The draft SCCs were open for public consultation and are anticipated to be formally adopted to replace the current SCCs. In January 2021, the EDPB and the EDPS adopted joint opinions on the new SCCs noting that the drafts presented a “reinforced level of protection for data subjects”.

The draft SCCs adopt a “modular” approach and accommodate four different personal data transferring scenarios namely – Controller to Controller, Controller to Processor, Processor to Processor, and Processor to Controller.

While the first two versions i.e. Controller to Controller and Controller to Processor are addressed under the existing SCCs, the updated version caters to a wide range of data processing activities. 

In relation to Processor to Processor and Processor to Controller, the EU  Commission has for the first time facilitated active compliance by processors as data exporters. Data exporters are also required to list all the controllers for which it is a processor. 

The draft SCCs reflect Schrems II judgement that it is the shared responsibility of both the data exporter and importer to ensure that adequate safeguards are applied to cross-border transfer of personal data.

The draft SCCs also set out to consider government access to data, an issue at the centre of the Schrems II judgement.  Specifically, it contains safeguards to assist data exporters and importers to comply with the obligations mandated by Schrems II such as to notify the exporter of the legally binding request from the government, and the obligation to question or challenge any governmental data access requests under certain circumstances.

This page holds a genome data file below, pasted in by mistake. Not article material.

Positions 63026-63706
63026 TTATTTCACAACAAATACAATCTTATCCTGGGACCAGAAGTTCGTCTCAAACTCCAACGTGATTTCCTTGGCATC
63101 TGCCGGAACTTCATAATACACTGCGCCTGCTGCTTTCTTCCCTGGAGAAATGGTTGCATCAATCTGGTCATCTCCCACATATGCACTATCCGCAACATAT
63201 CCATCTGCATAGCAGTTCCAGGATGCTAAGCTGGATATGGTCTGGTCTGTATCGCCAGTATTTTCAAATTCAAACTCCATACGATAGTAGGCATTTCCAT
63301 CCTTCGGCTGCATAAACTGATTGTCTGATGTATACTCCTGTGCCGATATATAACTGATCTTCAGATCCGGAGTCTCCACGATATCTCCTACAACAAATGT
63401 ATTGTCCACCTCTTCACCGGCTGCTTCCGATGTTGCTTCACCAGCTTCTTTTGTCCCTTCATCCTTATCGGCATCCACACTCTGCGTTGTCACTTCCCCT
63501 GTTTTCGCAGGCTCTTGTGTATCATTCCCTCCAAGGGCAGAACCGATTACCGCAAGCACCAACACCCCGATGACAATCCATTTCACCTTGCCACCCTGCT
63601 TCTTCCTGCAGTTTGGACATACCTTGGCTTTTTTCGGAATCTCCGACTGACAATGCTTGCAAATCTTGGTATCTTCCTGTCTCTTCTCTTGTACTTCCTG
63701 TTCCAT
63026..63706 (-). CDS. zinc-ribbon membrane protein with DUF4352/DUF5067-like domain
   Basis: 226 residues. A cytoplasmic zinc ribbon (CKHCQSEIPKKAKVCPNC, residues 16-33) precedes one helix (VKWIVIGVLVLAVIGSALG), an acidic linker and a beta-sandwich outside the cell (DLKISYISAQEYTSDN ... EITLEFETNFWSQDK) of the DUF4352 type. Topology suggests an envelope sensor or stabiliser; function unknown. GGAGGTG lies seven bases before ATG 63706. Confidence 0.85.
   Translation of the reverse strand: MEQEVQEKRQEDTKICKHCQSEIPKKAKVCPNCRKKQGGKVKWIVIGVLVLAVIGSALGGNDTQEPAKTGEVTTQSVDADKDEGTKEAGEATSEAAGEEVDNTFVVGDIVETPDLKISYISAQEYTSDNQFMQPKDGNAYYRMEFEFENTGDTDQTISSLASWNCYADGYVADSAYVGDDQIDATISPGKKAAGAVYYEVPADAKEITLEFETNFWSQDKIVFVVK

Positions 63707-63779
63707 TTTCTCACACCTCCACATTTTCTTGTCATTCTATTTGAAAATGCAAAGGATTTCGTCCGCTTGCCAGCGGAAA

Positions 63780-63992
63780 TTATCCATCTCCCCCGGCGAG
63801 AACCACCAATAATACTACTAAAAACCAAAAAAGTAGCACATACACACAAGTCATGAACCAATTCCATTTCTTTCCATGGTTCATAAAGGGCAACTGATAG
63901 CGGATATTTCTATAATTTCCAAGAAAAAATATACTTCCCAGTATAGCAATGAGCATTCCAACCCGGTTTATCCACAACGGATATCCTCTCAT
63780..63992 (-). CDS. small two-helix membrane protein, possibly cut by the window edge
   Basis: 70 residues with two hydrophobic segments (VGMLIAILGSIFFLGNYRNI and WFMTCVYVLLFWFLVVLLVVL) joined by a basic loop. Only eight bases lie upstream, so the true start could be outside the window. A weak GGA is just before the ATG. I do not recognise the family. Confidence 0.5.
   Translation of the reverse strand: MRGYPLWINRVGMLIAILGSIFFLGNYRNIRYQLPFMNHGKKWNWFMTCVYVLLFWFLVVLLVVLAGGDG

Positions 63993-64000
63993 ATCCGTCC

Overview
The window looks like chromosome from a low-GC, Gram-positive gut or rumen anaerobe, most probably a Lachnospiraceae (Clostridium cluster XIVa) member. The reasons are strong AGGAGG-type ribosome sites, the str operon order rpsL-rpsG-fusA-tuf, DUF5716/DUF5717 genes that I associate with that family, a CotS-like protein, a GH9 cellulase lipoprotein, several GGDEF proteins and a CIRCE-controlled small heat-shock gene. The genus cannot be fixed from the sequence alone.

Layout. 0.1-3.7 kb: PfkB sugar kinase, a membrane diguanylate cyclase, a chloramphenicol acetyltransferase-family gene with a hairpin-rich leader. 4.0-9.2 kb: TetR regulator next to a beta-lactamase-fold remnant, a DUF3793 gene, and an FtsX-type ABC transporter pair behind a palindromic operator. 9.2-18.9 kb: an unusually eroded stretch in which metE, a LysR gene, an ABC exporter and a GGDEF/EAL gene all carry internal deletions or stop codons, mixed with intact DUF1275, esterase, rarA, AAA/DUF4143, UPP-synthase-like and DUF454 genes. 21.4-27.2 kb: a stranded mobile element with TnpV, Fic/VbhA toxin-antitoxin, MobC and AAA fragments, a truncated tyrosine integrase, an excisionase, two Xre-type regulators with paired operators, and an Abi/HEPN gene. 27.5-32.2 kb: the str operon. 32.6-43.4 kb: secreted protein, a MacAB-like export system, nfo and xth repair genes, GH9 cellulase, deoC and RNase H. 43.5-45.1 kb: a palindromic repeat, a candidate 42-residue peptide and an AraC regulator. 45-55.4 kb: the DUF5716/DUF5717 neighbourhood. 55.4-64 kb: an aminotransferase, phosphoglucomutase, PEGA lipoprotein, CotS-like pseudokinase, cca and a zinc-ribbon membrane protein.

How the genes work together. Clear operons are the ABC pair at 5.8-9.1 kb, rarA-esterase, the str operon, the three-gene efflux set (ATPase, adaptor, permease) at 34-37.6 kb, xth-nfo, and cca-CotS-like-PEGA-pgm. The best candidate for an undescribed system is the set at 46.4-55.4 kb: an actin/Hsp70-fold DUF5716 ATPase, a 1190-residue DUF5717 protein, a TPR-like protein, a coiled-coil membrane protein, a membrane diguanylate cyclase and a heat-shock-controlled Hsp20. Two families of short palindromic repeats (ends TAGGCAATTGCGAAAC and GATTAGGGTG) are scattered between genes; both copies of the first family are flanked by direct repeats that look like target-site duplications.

The Way Forward for Businesses

  • Businesses exporting personal data to the US or to other third countries outside the EEA need to assess and analyze their data transfer arrangements as outlined in Steps 1 to Step 3 of the Recommendations summarized above.
  • Complete the assessment described in Step 4 to Step 6 to implement appropriate safeguards, whether it is BCRs, SCCs or code of conduct.
  • Businesses who rely on the current SCCs as a data transferring mechanism may continue to do so. After the draft is formally adapted by the EU Commission (expected in 2021), businesses have to implement the new SCCs within the one-year grace period.
  • Supplementary measures are not required if third countries where business transfers personal data to, are covered under the adequacy decisions by the EU Commission. However businesses should adopt a framework to continuously monitor the data transfer practices so that the adequacy decisions remain valid and in effect.
  • To ensure GDPR compliance, put in place appropriate frameworks for continued evaluation of privacy and surveillance laws of third countries, and implement technical and organizational measures to protect any personal data transferred.

The Schrems II judgement puts additional demands on organizations regarding data transfer obligations under the GDPR.